When launching a new business or product or service – or even when just keeping what you’ve already got thriving and growing into the future – it’s important to know all the facts. Get your house in order. Keep your ducks in a row. And one of the best ways to keep those ducks marching together is to create and maintain a simple but infinitely useful tool called the Business Model Canvas.

Let’s talk about the Business Model Canvas. What is it? What can it do for you? How does it work? And how can draw.io in Confluence help you and your team collaborate to get it just right?

What is the Business Model Canvas?

The Business Model Canvas (BMC) is a strategic management tool that makes it easier to quickly define and communicate a business idea or concept. It’s a one-page document, arranged in a grid, that lists the fundamental elements of a product or business, structuring an otherwise complex or poorly defined idea in a coherent way.

The right side of the BMC focuses on external factors dealing with customers and the resulting revenue streams. The left side of the canvas focuses on internal business factors and the associated costs. Occupying the center of the grid and tying everything together is the Value Proposition, which defines the exchange of value between your business/product and your customer/clients.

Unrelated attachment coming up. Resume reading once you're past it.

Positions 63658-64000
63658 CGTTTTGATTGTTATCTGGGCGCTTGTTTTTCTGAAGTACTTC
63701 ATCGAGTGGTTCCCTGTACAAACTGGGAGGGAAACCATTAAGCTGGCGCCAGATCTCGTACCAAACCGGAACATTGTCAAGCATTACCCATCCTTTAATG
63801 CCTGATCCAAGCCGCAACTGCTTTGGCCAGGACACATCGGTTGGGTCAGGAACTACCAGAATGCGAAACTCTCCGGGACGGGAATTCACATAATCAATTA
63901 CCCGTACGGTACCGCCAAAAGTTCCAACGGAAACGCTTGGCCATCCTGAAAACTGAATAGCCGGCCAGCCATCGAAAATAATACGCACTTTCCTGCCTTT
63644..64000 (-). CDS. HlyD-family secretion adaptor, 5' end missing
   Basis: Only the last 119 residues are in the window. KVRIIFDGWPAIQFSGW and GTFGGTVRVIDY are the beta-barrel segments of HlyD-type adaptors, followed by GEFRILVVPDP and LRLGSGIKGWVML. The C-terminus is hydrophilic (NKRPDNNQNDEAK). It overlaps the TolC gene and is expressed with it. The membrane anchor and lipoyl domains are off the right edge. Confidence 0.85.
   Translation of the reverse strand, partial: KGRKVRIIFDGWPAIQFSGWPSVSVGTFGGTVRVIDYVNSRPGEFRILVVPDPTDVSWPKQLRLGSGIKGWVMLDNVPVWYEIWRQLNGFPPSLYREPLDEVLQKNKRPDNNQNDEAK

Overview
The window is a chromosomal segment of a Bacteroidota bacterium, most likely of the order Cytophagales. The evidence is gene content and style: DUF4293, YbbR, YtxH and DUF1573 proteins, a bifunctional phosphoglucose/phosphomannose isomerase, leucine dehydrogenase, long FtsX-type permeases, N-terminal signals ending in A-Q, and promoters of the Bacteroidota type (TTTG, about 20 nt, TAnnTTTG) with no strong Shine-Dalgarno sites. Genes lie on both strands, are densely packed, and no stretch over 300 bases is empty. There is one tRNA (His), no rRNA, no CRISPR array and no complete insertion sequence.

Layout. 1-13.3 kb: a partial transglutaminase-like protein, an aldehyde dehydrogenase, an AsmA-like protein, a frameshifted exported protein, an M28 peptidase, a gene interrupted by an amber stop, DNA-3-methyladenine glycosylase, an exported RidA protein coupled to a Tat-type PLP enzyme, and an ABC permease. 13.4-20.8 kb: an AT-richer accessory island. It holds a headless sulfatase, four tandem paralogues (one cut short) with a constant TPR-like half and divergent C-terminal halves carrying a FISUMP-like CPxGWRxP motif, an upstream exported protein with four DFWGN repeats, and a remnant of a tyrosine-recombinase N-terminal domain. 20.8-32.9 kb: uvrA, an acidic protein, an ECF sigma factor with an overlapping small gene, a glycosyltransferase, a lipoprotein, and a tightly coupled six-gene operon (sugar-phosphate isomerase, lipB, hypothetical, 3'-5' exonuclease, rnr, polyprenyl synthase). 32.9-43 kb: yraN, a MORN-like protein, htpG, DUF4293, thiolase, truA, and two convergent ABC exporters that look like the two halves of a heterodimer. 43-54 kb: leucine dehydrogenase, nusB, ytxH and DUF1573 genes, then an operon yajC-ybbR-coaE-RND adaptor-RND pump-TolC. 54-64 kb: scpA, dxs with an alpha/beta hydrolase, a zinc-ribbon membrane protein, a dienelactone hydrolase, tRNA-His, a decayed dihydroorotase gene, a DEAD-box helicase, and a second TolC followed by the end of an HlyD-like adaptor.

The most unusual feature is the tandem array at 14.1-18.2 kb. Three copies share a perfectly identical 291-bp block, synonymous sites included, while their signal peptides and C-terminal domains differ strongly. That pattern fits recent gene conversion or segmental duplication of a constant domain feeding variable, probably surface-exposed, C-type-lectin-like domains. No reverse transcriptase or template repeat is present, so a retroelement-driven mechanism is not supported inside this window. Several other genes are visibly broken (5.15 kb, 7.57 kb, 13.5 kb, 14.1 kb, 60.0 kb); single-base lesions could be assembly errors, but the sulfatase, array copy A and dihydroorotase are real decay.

It all adds up to nine factors that combine to give you increased clarity about the overall direction of your business and your relationship with your public. Let’s explore the Right, Left, and Center (but without all those annoying political implications).

The center

The anchor of the Business Model Canvas is the center box. This is where you paint a portrait of the Value Proposition that you or your product provide for your customers (more on them in a moment). Your value proposition is the totality of the problems or needs that you’re fulfilling. The pains you’re alleviating. What’s unique about your value proposition as opposed to your competition? Rank them and choose the most crucial factors that influence customers to walk through your (actual or virtual) door.

The right

Customer Segments

Customer Segmenting means dividing your customer base into groups of customers who are similar in a variety of ways ranging from age to gender to interests and spending habits. Ask yourself some specific questions when identifying your Customer Segments:

  • Whose problem are we solving?
  • Who wants what we have to offer (our value proposition)?
  • Are they individuals or other businesses?
  • Are they predominately male, female, or both?
  • What age groups step to the front of the line?

And while you’re at it, create customer personas to represent each of your Customer Segments.

Customer Relationships

What is the relationship you have with your customers?

The Customer Relationships box is for identifying all the ways in which you interact with your customers. Do you meet with them in person, over the phone, through third-party contractors, events (one-to-many), something else?

Channels

Channels are the ways in which your customer comes into contact with you. It’s how you reach them and make them a part of your sales cycle. It’s how you tell them about your value proposition?

Where are your customers? How do they communicate or consume media?

Some possible channels include: